Read the previous chapters here:
We went into labour fully expecting to get Xander out through normal means. Throughout the 30-hour ordeal, we went from induced normal delivery plan, to assisted delivery, to C-section. The one thing that’s consistent about the way me and my wife do things – be it cable TV channels to buffet lines, and even now in labour – is that we have to try EVERYTHING. And so we managed to do it again this time, even if it was not intended.
But both our hearts dropped when we heard the doctor say the C-word ever so solemnly in the middle of the night. The look of disappointment mixed in with fear washed over my wife’s face, and for me, the thought of a C-section after all the effort we put through trying to keep the delivery normal sent my mind reeling into a tailspin. They prepped my wife for the surgery, and I was ushered out of the room hastily as my wife signed the consent form for the procedure.
The doctor did, however, tell me I could go into the operating theatre to watch. It wasn’t so much of giving permission though, as it was insistence. It seemed after being by my wife’s side the entire time, this is more of an entitlement than a privilege. But it was an entitlement I sort of wished could be handled a bit more subtly.
They got me into a surgical space suit, but I was too tall and broke the zipper, so they had to tape up the front of my suit. Then they brought me into the theatre, and I saw the surgical assistant and our gynae, ready to start, together with the anaesthetist over my wife’s head, and my wife – awake.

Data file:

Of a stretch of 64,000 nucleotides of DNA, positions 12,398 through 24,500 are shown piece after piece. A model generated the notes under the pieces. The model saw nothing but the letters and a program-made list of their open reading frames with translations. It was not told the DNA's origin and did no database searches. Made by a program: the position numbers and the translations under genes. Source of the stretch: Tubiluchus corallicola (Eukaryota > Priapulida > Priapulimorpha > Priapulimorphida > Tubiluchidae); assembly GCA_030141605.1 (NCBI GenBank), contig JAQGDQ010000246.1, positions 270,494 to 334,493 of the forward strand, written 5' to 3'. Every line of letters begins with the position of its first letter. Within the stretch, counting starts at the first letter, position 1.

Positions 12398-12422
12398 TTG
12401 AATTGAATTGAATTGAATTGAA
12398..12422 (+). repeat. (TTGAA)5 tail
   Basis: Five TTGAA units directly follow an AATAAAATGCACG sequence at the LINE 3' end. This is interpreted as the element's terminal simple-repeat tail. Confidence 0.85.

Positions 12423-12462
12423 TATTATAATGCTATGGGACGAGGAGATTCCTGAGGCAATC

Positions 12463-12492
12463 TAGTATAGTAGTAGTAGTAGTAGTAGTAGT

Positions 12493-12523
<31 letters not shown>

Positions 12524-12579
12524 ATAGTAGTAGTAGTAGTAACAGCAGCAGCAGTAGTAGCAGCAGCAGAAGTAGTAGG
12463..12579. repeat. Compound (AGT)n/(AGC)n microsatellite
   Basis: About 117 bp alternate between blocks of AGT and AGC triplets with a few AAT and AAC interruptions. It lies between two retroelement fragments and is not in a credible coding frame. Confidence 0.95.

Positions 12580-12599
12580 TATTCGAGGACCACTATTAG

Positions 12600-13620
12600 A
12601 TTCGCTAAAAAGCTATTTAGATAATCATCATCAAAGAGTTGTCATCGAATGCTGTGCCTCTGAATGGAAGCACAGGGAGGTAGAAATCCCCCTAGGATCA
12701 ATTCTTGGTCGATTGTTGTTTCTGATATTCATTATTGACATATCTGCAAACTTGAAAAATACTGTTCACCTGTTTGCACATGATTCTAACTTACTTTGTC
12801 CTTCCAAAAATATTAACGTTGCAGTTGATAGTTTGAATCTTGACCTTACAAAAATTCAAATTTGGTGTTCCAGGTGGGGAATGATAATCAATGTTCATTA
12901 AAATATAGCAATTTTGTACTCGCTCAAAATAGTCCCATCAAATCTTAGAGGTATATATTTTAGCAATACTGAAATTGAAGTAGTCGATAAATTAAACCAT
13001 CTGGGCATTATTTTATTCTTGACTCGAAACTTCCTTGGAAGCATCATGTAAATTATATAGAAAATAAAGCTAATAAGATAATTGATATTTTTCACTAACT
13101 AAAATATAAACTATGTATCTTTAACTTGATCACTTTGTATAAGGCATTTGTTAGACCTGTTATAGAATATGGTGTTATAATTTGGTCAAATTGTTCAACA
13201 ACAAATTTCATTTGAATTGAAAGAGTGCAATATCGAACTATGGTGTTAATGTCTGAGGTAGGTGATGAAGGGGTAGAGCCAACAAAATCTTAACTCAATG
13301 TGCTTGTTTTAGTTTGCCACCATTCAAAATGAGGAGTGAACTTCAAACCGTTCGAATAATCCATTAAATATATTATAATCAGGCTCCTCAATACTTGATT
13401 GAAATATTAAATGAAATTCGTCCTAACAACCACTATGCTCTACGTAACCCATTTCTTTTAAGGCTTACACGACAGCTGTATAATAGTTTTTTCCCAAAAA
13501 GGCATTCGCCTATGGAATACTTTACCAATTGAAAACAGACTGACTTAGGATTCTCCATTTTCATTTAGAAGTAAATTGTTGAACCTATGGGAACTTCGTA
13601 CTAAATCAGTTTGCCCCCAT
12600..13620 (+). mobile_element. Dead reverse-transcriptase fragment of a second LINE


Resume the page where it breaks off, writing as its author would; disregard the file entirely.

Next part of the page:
My God, she was awake.
During the surgery, I realised she was awake by choice, because she kept refusing the anaesthetist during the surgery whenever he offered to put her under (he asked her about 4-5 times). She wanted to make sure the baby came out all right, and wanted to be conscious when the baby made his first cry. I cannot go into detail about how excruciating the whole process went, but I will say this for all fathers who are likely to go through the same thing as I did; no amount of love will be enough to express how much you feel for your wife after seeing the sacrifices she will go through to bring a life you both created into the world.
After it was all done, I went back to the ward with my son, and after seeing him wheeled into the nursery, the only thought I had in my mind was whether my wife was all right. 45 minutes later, my wife was wheeled into the ward. As she was moved into her bed and I was allowed back into her room, I sat down next to her, held her hand, and cried.
It marked the end of an ordeal, and the beginning of a new story.